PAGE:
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Theologies, Creeds, and sects divide mankind into antagonistic camps, and even when uniting numbers for a common purpose, frequently lower that common purpose into an enlarged selfishness, which differs little from the narrow personal selfishness which kills all that is highest and best in the soul. The great essential principle of all the best religions of our race is Right-Being and Right-Doing. Form, fashion, and customs, in all lands, and among all people, become too often the substitutes for actual goodness. The writer of "the first General Epistle of John" seems to have discovered the growth of a spurious and formal method of accounting men righteous in his day, when he wrote, "He that doeth righteousness is righteous," and "whosoever doeth not righteousness is not of God."

Actual righteousness, or right-wise-ness, is a personal thing, and nations, tribes, or "churches" have no power of obtaining it in the mass. It must be inwrought in every separate soul. When Jesus said, "Blessed are they which do hunger and thirst after righteousness, for they shall be filled," he recognized a great law of human life. The inner intense desire of the soul leads to the outer expression and manifestation of all good deeds.

There is no bondage so cruel as the bondage of sin. There is no freedom so great and joyful as the freedom of righteousness.

Very true is it that "the path of the just is as the shining light, that shineth more and more unto the perfect day," whereas the path of evil-doing grows ever darker and darker, till every step of life becomes more and more doubtful and difficult, so that even when the selfish man has obtained all that his selfish aims can gain, he dwells always in deeper darkness of soul. The path out of evil into good is open to every one of us, that "shining path" invites us to enter on it now; as Emerson says, "He that is once admitted to the right of reason is made a freeman of the whole estate. What Plato has thought, he may think; what a saint has felt, he may feel; who hath access to this universal mind is a party to all that is or can be done. And he might have added, "He that is one with God can think as Jesus thought, and according to his measure, do as Jesus did," till evil is put under his feet, and right-doing becomes the very breath of life to him.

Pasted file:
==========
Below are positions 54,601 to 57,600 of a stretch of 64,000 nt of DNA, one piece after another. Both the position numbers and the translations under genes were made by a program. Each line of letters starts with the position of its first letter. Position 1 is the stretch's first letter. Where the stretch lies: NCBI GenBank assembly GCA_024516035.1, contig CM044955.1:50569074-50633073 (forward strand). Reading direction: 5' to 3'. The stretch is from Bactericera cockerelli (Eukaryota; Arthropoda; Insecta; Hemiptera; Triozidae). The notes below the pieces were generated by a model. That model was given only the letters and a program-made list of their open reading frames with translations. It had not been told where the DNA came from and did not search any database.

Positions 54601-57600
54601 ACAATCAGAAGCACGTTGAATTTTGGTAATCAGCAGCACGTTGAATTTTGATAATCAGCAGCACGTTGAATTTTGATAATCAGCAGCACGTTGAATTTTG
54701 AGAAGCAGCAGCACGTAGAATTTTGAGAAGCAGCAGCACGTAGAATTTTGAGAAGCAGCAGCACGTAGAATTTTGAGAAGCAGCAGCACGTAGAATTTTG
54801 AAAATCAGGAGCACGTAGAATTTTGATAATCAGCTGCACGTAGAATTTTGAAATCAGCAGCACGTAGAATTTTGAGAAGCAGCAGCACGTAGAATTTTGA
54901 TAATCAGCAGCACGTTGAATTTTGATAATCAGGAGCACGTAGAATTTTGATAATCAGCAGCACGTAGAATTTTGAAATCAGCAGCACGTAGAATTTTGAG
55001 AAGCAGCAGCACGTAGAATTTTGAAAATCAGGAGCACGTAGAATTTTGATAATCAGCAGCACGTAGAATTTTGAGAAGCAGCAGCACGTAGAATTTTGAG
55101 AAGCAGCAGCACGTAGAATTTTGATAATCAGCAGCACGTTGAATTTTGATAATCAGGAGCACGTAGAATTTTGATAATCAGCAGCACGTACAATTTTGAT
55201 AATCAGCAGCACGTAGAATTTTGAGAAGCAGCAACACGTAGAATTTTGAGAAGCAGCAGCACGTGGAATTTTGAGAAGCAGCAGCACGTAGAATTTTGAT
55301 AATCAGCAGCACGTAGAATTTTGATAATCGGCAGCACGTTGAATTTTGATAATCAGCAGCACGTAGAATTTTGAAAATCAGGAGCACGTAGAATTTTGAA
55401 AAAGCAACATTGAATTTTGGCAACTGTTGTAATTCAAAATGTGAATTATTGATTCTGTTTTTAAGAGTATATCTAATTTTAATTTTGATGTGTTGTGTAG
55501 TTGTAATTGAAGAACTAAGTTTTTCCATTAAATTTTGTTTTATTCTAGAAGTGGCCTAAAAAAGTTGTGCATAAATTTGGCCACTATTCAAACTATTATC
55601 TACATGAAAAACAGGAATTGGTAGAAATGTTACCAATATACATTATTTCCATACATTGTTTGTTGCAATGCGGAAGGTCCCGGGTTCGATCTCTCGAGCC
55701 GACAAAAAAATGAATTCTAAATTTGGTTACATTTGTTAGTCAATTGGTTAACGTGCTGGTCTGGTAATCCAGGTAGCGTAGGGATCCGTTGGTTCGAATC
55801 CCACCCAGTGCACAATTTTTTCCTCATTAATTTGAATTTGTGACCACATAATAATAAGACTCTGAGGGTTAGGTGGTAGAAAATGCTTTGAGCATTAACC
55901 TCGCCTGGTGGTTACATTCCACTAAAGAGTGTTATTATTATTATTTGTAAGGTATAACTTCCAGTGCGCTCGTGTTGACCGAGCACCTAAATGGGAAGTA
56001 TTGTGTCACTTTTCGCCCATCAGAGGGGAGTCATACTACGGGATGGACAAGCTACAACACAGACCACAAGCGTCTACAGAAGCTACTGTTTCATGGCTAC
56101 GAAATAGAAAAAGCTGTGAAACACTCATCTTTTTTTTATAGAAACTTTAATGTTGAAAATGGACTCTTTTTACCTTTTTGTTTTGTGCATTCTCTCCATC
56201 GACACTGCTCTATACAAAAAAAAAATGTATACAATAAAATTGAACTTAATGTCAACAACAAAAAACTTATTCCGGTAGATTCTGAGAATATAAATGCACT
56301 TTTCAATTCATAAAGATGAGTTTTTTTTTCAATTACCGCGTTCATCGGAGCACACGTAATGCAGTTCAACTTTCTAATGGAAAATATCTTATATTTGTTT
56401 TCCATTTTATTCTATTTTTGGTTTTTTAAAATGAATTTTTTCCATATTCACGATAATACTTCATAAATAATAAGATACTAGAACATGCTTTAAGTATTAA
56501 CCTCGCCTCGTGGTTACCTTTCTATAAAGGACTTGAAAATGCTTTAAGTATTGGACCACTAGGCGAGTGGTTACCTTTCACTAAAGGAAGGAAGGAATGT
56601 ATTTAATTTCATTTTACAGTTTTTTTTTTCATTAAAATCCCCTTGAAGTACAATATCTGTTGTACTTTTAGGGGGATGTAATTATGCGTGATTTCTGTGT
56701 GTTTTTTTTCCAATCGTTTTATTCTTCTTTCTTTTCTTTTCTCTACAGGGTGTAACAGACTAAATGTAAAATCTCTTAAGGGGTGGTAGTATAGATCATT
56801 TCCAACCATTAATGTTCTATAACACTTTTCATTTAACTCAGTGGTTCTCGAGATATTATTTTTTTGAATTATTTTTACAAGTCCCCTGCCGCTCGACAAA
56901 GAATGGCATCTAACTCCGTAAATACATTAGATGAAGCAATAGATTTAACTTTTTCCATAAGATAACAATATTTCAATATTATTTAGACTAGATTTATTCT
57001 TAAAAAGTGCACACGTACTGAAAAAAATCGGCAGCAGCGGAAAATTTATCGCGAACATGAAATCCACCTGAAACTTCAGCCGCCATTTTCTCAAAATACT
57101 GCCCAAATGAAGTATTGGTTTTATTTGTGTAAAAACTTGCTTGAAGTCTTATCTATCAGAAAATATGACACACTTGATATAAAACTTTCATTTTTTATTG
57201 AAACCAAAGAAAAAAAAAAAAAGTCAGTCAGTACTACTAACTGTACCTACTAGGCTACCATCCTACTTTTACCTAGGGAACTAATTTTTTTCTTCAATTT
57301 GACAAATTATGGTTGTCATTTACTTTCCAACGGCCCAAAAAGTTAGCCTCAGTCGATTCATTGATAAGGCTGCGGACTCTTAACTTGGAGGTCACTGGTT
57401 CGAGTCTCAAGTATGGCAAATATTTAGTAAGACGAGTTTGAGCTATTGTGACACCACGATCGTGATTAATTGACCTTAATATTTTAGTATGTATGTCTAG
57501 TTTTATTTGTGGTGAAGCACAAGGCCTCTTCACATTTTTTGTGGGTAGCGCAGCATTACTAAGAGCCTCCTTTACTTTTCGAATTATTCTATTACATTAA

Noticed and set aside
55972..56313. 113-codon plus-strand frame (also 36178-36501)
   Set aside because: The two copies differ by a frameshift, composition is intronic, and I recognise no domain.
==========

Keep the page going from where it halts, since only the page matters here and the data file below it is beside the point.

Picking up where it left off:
So near is grandeur to our dust,
So near is God to man,
When duty whispers, 'So I must,'
The youth replies, 'I can.'

So, if once we can emancipate our souls from the thralldom of evil Thought, we shall find our lives Transformed, till we can do all things worth doing, and rejoice and be glad all our days.

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